all the information we have in our books points to the ventrogluteal site as the best site due to the fact that it is furthest from major nerves and blood vessels, problem is it's not always accessible. here's from my book:
• Ventrogluteal: The ventrogluteal muscle involves the gluteus medius and minimus. It is situated deep and away from major nerves and blood vessels and is a safe site for all clients. Research has shown that injuries such as fibrosis, nerve damage, abscess, tissue necrosis, muscle contraction, gangrene, and pain have been associated with all the common IM sites except the ventrogluteal site (Nicoll and Hesby, 2002). Therefore, the ventrogluteal site is the preferred injection site for infants, children, and adults (Hockenberry and Wilson, 2007; Nicoll and Hesby, 2002).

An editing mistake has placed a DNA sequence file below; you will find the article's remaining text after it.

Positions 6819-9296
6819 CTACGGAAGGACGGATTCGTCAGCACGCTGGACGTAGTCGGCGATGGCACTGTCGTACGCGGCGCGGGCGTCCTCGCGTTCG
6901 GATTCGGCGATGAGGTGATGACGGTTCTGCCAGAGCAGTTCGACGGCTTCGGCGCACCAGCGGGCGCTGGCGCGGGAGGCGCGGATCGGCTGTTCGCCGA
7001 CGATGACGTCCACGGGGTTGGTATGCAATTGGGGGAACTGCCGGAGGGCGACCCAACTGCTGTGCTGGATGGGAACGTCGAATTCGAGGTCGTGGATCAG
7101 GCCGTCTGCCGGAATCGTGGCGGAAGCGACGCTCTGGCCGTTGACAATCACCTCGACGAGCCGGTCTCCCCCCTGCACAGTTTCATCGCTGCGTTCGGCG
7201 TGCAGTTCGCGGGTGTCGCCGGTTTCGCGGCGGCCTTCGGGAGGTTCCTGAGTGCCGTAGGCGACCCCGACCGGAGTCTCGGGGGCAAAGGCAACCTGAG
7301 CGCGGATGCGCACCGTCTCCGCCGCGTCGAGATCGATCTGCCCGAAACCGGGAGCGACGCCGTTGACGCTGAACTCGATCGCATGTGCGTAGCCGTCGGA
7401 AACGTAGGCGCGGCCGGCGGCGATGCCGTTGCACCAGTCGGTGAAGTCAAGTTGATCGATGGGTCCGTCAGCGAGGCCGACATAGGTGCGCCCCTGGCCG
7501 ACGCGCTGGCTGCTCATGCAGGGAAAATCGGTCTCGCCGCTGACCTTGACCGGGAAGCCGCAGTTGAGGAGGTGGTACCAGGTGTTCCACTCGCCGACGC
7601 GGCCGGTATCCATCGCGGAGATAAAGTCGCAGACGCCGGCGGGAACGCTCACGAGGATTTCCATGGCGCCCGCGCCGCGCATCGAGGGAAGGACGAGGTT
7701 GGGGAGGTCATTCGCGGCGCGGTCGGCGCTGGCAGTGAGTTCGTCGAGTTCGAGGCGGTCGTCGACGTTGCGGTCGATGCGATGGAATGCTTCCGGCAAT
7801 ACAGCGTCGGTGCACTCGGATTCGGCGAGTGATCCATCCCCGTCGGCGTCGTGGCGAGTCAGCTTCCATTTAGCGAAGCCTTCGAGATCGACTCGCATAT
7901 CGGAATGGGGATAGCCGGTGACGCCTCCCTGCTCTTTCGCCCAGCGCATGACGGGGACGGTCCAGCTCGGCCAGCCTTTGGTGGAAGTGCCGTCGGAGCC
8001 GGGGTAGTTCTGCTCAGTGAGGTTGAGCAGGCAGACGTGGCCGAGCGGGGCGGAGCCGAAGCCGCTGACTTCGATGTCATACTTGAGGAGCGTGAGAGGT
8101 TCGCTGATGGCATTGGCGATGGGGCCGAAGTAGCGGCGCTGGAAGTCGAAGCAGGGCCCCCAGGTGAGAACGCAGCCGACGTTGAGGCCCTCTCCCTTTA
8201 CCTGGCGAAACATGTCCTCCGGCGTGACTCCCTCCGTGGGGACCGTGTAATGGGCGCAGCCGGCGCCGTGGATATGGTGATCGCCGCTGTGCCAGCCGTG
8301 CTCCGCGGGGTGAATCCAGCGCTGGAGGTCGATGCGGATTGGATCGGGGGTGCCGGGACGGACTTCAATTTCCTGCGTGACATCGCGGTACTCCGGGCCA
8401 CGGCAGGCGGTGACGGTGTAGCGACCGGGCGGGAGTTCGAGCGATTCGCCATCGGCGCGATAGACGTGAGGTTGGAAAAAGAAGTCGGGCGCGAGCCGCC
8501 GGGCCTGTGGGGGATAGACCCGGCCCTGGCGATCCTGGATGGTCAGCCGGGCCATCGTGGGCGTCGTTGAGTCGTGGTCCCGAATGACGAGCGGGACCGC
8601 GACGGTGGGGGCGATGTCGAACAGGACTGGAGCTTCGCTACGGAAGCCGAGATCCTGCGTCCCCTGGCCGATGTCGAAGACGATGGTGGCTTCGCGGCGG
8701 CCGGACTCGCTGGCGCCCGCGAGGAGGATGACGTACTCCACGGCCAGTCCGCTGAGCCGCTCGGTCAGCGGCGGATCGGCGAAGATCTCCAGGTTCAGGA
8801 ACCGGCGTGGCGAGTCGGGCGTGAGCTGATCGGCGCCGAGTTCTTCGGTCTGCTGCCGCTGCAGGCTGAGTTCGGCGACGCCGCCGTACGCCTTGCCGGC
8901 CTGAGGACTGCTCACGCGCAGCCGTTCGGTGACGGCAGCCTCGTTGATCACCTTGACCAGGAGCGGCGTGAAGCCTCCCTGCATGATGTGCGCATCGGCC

• Vastus lateralis: The vastus lateralis muscle is another injection site used in the adult client and is the preferred site for administration of biologicals (e.g., immunizations) to infants younger than 12 months of age (Nicoll and Hesby, 2002). Has small nerve endings resulting in discomfort after injection.
• Deltoid: Easily accessible muscle. Use this site only for small medication volumes (0.5 to 1 ml), and for administration of routine immunizations in toddlers, older children, and adults (Nicoll and Hesby, 2002). Give hepatitis B vaccine only in the deltoid (Beyea and Nicoll, 1995).
(Elkin, Martha Keene. Nursing Interventions & Clinical Skills, 4th Edition. Mosby, 042007. 126.96.36.199.188.8.131.52.0.1).